Middle grades educators should also be concerned because these proposed bills are not philosophically aligned to practices that we value as middle level educators. Sanitizing curriculum in ways that renders concepts like systemic racism, privilege, and bias as invisible or non-existing moves away from foundational principles outlined in The Successful Middle School: This We Believe (Bishop & Harrison, 2021).
Successful middle grades educators understand that issues related to racism, social justice, privilege, oppression, and civil rights are regularly omitted or under-emphasized in curriculum. They critically examine materials to identify what is missing or misrepresented in order to provide a more inclusive and anti-racist curriculum, and facilitate explicit and developmentally appropriate conversations about race. (p. 28)
These proposed bills and the larger discourse around banning CRT move to do exactly what is cautioned against in the field of middle level education. Therefore, it becomes impossible to implement a curriculum that is challenging, exploratory, integrative, and diverse, which are key characteristics of middle grades curriculum.
Furthermore, these debates go against what we know about young adolescents. Middle grades educators understand that young adolescents are naturally inquisitive, astute, and are interested and often connected to what is happening in the world around them through digital tools and social media (Caldwell, 2012). Removing such learning from schools does not negate students from gaining access to such information. However, it does remove students from learning such information within a school context where they are supported to critically think through these ideas and concepts from multiple perspectives and are encouraged to develop their own point of view.
While this current debate within education is concerning, it has also highlighted that there is a lot to be hopeful about at the same time, particularly in the way that many educators and community members have joined together in resistance to current attempts to ban discourse around race in schools. One such demonstration in Ohio can be seen in a joint statement written in opposition to Ohio House Bills 322 and 327 by Columbus City Schools, the Columbus Board of Education, and Columbus City Schools labor partners. Within their letter they boldly stated,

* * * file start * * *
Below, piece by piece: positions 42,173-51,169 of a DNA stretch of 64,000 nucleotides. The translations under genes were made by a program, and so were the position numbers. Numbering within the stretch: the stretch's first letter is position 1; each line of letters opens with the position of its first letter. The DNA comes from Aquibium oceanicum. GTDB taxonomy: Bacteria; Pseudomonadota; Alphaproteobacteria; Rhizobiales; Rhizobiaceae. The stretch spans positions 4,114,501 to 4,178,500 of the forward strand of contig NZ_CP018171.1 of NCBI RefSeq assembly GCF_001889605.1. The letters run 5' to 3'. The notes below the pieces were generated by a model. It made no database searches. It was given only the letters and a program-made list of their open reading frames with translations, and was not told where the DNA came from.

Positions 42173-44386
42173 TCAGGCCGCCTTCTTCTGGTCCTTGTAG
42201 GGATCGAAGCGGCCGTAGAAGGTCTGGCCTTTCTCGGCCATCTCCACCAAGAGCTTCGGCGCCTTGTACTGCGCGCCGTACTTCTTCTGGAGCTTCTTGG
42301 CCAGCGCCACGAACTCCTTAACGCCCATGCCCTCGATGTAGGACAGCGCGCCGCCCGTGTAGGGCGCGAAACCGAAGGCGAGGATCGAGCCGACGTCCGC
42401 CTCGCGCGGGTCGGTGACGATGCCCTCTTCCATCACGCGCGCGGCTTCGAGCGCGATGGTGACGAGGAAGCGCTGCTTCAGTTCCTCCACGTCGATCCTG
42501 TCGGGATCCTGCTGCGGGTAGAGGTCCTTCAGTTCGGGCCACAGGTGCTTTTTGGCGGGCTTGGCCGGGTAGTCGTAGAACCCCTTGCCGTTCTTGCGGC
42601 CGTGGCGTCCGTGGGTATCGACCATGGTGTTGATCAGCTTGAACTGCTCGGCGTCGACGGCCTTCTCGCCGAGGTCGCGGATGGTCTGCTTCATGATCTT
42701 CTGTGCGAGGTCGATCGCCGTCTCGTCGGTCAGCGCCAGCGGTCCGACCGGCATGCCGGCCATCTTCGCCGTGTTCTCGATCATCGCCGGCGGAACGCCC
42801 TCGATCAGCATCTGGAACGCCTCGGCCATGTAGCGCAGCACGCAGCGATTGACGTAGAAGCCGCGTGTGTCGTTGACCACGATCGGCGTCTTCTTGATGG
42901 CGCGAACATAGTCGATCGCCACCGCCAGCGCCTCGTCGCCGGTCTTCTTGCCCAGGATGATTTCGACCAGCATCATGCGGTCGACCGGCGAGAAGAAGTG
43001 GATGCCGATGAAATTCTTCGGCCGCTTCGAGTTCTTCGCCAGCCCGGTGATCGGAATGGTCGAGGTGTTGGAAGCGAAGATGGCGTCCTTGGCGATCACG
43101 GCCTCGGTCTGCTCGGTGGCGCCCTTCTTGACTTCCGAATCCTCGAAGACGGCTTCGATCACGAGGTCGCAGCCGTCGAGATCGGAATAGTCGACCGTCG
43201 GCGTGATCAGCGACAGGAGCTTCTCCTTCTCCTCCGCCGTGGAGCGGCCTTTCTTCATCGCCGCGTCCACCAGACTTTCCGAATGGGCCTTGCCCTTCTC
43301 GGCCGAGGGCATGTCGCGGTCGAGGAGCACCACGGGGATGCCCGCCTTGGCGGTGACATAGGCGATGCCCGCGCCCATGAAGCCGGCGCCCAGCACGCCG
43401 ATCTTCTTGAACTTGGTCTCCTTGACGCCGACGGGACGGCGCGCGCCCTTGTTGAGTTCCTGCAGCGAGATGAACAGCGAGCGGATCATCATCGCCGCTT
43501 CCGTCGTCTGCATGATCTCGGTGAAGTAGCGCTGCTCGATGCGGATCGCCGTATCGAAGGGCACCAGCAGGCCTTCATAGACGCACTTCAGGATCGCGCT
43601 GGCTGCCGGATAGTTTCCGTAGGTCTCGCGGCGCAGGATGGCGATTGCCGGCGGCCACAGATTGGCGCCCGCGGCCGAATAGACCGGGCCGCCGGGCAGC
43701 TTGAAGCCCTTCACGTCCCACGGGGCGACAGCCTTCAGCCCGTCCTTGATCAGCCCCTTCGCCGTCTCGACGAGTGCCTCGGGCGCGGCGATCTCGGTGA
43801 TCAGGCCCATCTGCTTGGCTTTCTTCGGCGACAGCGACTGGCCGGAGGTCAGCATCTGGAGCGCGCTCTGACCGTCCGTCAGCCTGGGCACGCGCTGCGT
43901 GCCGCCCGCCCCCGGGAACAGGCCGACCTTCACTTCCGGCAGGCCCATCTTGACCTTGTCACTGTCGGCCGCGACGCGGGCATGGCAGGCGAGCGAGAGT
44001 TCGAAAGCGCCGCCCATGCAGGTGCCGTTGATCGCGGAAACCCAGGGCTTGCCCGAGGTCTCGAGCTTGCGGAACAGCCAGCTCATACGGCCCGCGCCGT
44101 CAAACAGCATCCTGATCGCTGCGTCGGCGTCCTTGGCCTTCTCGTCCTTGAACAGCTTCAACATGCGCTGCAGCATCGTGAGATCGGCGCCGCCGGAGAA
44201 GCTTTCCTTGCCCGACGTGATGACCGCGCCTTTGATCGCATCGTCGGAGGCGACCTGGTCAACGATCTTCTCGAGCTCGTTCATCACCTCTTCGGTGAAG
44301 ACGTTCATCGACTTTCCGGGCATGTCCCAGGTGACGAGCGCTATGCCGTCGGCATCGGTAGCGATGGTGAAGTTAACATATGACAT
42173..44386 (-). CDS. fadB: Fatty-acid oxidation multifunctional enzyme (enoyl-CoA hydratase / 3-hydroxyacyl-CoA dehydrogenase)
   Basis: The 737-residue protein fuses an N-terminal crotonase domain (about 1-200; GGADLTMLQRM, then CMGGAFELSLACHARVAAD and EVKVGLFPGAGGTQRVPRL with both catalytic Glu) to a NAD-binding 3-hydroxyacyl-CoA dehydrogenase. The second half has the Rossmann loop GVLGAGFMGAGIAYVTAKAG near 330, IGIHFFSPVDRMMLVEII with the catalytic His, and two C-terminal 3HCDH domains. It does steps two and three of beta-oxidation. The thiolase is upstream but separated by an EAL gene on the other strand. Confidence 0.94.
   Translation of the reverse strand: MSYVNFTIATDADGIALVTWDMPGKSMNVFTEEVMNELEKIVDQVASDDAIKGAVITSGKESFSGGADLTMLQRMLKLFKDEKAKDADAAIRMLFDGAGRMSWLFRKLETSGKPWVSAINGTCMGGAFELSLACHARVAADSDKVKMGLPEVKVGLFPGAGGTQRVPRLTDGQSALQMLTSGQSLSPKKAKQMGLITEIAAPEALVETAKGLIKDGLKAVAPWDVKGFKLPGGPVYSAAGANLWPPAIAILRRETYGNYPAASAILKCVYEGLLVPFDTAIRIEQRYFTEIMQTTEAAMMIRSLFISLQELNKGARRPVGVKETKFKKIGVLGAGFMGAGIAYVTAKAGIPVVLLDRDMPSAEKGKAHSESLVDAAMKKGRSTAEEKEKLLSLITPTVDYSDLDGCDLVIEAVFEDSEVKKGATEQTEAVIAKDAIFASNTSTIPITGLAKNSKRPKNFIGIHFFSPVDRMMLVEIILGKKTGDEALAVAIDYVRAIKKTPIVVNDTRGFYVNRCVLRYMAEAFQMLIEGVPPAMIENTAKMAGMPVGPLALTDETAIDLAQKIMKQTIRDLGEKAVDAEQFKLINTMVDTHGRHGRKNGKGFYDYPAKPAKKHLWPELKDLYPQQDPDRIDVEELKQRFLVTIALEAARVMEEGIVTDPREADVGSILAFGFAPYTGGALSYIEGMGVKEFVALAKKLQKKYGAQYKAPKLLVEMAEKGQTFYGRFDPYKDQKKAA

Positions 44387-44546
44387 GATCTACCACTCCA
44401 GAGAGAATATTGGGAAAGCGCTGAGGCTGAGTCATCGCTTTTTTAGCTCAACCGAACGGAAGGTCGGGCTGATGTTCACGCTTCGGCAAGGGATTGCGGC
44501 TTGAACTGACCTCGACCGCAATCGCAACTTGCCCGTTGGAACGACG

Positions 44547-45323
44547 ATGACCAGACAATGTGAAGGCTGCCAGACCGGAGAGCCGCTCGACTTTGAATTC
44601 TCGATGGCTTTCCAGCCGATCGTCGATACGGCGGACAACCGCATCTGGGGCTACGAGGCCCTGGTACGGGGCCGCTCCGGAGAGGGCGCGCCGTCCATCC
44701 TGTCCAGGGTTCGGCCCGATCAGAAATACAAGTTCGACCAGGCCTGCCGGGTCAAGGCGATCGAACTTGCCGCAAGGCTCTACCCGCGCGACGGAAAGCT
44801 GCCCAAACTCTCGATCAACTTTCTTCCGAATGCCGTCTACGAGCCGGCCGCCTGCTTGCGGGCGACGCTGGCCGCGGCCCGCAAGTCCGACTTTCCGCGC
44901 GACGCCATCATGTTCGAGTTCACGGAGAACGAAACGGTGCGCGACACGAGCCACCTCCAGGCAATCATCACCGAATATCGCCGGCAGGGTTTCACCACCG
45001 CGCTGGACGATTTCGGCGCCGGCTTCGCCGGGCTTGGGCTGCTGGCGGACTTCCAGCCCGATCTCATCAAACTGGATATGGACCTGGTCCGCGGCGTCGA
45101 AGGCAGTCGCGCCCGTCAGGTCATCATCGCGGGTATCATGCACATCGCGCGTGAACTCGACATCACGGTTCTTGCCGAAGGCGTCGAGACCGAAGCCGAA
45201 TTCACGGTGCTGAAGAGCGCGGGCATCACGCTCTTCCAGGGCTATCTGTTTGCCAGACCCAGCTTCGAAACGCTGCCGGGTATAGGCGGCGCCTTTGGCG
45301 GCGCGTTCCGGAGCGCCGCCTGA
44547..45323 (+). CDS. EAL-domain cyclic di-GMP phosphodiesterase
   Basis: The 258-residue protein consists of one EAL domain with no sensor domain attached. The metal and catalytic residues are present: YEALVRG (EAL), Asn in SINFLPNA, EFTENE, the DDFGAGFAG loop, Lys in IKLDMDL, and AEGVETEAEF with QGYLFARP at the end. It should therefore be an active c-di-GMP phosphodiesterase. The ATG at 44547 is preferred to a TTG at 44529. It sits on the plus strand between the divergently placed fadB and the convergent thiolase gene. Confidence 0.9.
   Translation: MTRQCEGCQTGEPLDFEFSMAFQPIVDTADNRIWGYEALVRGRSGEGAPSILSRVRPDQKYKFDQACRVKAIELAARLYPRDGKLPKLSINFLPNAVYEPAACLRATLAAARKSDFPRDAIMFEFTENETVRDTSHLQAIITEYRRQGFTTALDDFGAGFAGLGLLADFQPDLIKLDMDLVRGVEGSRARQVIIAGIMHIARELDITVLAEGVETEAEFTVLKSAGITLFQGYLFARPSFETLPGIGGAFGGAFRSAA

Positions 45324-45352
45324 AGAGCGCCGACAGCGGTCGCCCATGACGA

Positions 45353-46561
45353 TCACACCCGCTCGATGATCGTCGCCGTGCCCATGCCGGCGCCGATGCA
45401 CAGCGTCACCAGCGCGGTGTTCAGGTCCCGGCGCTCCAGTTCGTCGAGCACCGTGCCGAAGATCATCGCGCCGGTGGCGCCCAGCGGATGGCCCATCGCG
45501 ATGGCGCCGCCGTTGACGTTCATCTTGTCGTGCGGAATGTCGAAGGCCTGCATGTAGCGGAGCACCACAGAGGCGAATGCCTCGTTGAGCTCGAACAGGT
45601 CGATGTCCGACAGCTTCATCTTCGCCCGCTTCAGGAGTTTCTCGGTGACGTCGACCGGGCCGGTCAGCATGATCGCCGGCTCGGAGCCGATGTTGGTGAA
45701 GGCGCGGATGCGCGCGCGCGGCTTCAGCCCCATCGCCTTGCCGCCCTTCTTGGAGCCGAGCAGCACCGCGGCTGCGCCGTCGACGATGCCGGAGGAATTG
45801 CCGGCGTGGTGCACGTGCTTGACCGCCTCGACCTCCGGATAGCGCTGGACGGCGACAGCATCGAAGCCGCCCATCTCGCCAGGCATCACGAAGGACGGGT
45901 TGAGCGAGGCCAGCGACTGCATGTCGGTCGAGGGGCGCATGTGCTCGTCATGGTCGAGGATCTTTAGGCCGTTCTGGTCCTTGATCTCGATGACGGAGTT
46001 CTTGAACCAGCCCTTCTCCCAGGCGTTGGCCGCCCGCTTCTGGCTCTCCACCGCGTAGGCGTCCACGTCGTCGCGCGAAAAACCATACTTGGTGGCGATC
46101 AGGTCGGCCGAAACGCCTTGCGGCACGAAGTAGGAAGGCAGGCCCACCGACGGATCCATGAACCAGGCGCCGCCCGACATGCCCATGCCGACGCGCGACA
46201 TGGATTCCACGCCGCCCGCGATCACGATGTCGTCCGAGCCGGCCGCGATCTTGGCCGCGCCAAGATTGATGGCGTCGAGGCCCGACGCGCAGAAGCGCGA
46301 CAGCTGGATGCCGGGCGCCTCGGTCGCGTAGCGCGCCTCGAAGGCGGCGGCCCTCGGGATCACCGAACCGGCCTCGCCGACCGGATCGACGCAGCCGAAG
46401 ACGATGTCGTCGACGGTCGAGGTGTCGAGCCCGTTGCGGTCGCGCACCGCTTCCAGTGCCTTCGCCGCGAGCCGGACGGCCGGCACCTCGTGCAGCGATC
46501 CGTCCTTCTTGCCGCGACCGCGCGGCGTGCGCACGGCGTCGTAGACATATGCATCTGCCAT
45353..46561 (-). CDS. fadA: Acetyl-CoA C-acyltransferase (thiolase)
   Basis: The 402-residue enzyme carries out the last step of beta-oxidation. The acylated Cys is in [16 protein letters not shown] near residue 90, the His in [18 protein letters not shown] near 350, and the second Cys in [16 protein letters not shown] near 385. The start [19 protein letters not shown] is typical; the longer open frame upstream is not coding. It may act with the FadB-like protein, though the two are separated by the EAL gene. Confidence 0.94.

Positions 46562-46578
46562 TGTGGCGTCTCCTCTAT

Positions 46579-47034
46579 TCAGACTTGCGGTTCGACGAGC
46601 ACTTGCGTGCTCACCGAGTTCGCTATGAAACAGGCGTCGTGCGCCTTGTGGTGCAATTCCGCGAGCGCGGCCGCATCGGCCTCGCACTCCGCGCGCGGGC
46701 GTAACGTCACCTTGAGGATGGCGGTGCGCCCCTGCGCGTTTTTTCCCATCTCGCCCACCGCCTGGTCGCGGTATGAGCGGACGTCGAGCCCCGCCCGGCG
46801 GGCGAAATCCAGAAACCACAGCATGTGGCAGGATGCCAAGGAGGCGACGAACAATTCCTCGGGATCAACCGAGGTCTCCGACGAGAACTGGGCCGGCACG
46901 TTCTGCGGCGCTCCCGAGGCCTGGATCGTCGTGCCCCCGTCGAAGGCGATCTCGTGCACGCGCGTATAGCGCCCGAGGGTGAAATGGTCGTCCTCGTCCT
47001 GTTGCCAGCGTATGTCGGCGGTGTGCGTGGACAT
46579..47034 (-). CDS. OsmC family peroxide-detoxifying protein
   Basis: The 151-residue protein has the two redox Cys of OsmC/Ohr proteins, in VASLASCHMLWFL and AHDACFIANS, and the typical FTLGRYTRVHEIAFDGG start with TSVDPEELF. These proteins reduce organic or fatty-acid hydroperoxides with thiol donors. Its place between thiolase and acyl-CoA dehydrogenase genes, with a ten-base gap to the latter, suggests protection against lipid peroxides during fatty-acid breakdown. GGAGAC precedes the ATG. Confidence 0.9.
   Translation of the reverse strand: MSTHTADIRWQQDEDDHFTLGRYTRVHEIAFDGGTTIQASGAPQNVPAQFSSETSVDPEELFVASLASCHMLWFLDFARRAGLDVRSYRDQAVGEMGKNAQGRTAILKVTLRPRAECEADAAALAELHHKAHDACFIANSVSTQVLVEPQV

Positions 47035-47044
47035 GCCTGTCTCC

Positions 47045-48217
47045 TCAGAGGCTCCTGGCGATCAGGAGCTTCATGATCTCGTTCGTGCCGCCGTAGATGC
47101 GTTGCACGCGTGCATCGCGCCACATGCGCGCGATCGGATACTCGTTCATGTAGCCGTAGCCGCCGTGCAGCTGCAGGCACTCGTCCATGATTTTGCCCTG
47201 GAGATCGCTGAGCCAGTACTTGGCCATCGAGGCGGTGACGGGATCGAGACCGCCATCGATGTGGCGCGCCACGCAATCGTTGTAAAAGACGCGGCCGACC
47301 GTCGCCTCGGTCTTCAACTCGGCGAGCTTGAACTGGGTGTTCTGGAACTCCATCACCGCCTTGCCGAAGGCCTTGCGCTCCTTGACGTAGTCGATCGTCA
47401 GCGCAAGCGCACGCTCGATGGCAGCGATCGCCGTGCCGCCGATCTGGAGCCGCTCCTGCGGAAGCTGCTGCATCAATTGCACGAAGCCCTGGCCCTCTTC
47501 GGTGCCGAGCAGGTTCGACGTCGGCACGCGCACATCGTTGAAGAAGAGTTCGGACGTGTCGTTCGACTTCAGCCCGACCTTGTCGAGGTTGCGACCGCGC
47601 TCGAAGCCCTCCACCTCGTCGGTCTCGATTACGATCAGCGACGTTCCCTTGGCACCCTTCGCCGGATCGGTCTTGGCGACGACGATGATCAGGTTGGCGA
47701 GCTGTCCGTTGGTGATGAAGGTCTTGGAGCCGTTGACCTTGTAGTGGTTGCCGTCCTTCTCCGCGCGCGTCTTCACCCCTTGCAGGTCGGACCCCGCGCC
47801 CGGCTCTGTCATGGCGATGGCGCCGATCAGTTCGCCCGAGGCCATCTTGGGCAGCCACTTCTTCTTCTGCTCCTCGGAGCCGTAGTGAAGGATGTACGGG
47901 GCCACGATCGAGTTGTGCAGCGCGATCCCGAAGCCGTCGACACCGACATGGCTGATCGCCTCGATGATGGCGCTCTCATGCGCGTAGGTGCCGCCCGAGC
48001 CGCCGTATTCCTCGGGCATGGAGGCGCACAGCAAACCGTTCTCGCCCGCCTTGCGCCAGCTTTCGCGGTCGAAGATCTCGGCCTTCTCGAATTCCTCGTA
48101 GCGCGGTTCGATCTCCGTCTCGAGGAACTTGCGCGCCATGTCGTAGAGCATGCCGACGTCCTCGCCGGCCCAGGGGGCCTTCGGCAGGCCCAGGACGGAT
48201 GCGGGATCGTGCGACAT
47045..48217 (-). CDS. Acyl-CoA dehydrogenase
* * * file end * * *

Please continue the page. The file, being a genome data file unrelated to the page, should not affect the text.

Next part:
As a public school district, it is our responsibility to facilitate our nation’s healing through a truthful curriculum that provides a complete and honest rendering of our history, provided in an open, supportive, culturally responsive, and psychologically safe environment for all students. It is the absence of such truth regarding our historical narrative that has caused our current social unrest.
They later call for “all educational institutions, government bodies, students, families, non-profits, and community [sic] to stand with us and speak out against this proposed limitation of a foundational principle of democracy – education.” It is my hope that advocates will heed their call and take action, for that is the only way that we will be able to engage in a humanizing curriculum and the United States can move to truly achieving liberty and justice for all.
Bishop, P. A. & Harrison, L. M. (2021). The successful middle school: This we believe. Association for Middle Level Education.
Caldwell, M. (2012). Inquiry into identity: Teaching critical thinking through a study of race, class, and gender: Students learn important lessons about themselves through the critical exploration of race, class, and gender. Middle School Journal, 43(4), 6-15.
Cornish, A. (2021, June 22). Academic Who Brought Critical Race Theory To Education Says Bills Are Misguided. [Radio broadcast]. NPR. https://www.npr.org/2021/06/22/100918 2206/academic-who-brought -critical-race- theory-to-education-says-bills-are-misguided
Ladson-Billings, G. (1998). Just what is critical race theory and what’s it doing in a nice feld like education? International Journal of Qualitative Studies in Education, 11(1), 7–24. https://doi.org/10. 1080/095183998236863
Skiba, R. J., Arredondo, M. I., & Williams, N. T. (2014). More than a metaphor: The contribution of exclusionary discipline to a school-to-prison pipeline. Equity & Excellence in Education, 47(4), 546-564.
Spring, J. (2007). Deculturalization and the struggle for equality: A brief history of the education of dominated cultures in the United States. Routledge.
Stovall, D. O. (2006). Forging community in race and class: Critical race theory and the quest for social justice in education. Race, Ethnicity and Education, 9(3), 243–259. https://doi.org/10.1080/13613 320600807550.
Lisa M. Harrison, Ellis Hurd, and Kathleen M. Brinegar are co-editors of Middle School Journal, a refereed journal and official publication of the Association for Middle Level Education.